Secular Right | Reality & Reason

Jul/10

17

Beliefs as descriptions, and beliefs as identities

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Stephen Prothero has a piece up, Hinduism’s caste problem, out in the open. Prothero points out that religionists often use logical constructs to play word games which reinforce their in-group. Caste is not a problem with Hinduism per se, but is a cultural problem. The treatment of women is not a problem with Islam per se, but a cultural problem. The history of European anti-semitism was not an issue of religious conflict per se, but a detail of history.


From a philosophical perspective religion is about a god, or a deep ground of being. But that’s really not what religion is as it is lived, as opposed to thought. From the perspective of many religious professionals religion is a set of rituals. Correct belief. Proper behavior. From the perspective of lay believers religion is about communal worship. It is about doing the right thing. Being seen to do the right thing. Religion is a massive overgrown bush of a thing, fundamentally entangled with the amorphous entity we refer to as ‘culture.’ Making a distinction between religion and culture is often a matter of obfuscation or evasion. Religion is culture. In some cases, culture is religion.

This problem manifests with the irreligious as well. Atheism is at the bare bones an opinion in relation to the god hypothesis. But the reality is that many American atheists assume that atheism naturally entails a particular social and political world view. Pro-environment, pro-abortion, pro-feminist, etc. Basically, atheism entails secular humanist liberalism. As a correlation this holds, but obviously there’s no logical inference. It is rather a cultural artifact.

There is identity, our embeddedness within a social community of norms, values and opinions, which we implicitly hold to be correlates with our grand philosophical presupposition. Of course most humans are too stupid to even spell ‘philosophical,’ their adherence to the Nicene creed or Tawhid is nominal, the equivalent of being a fan of Manchester United or the Pittsburgh Steelers. They know nothing about the day to day running of a sports franchise, there’s no substance to their fanaticism. And yet it is there  nonetheless.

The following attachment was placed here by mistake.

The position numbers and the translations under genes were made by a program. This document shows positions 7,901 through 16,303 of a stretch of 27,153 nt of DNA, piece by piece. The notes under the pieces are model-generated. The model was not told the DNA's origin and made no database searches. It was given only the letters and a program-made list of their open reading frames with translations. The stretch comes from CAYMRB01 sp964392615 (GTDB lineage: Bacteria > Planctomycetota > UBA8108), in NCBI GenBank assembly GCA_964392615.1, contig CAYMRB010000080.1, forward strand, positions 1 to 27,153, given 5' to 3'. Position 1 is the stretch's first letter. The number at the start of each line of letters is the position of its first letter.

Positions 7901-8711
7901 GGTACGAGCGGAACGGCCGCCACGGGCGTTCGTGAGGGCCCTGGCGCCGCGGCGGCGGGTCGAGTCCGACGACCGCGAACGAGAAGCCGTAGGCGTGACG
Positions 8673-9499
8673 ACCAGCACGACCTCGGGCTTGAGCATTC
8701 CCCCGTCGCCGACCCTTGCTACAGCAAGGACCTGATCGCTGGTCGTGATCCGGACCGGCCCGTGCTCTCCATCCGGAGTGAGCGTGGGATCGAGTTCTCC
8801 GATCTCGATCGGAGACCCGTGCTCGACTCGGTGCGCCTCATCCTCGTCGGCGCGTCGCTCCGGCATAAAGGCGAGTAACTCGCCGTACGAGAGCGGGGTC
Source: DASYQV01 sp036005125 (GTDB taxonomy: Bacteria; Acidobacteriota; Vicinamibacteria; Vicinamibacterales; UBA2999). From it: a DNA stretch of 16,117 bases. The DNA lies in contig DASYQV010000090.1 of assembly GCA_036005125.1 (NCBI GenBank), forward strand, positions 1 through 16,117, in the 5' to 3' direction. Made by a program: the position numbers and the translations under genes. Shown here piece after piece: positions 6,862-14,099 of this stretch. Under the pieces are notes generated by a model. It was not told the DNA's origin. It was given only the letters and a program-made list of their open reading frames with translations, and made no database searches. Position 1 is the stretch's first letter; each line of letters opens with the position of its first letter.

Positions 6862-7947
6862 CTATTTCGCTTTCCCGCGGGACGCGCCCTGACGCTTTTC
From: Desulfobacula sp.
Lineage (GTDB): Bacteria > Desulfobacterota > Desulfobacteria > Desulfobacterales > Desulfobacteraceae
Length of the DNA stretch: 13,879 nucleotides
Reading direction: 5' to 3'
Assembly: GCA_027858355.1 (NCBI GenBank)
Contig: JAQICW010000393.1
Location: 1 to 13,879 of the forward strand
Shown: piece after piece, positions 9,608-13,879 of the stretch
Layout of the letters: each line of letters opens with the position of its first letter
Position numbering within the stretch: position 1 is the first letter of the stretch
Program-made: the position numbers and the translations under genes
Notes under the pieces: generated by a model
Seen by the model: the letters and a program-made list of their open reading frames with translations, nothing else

These affinities and identities have material consequences. Too often identity and community gets stripped away from the equation, we pretend as if humans are idealized reason machines. When we ask humans the way the world is we make a pretense that they’re capable of being objective, of tearing themselves from the brambles. The reality is that we look through the bramble darkly.

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5 comments

  • John · July 18, 2010 at 12:09 am

    Religion is indeed woven tightly with culture. A Christian who lived in the year 1010 would have few values in common with a Christian who lives in 2010, yet they would claim to have the same religion. This actually gives me some hope for the Islamic world. If the culture moderates, the religion eventually will accomodate. The form that Christianity was in during the year 1010 wasn’t all that compatible with democracy, but an infusion of Enlightenment values changed Christianity, so that now most Christians are good (in fact often the best) defenders of Western civilization today.

  • Chuck · July 18, 2010 at 1:21 am

    “Religion is a massive overgrown bush of a thing, fundamentally entangled with the amorphous entity we refer to as ‘culture.’ Making a distinction between religion and culture is often a matter of obfuscation or evasion. Religion is culture. In some cases, culture is religion.”

    Excellent point. Culture itself is where distinctions should be made. There’s a difference between culture as life-perspectives, culture as particular norms and ways, and culture as hamburger and fries.

    At the extremes, there’s a sense of culture which means how we approach and organize our internal and external world – and a sense which means the curious but not so behaviorally significant idiosyncrasies that accumulate between groups of people — across geographic and temporal space. I guess, cultural junk DNA.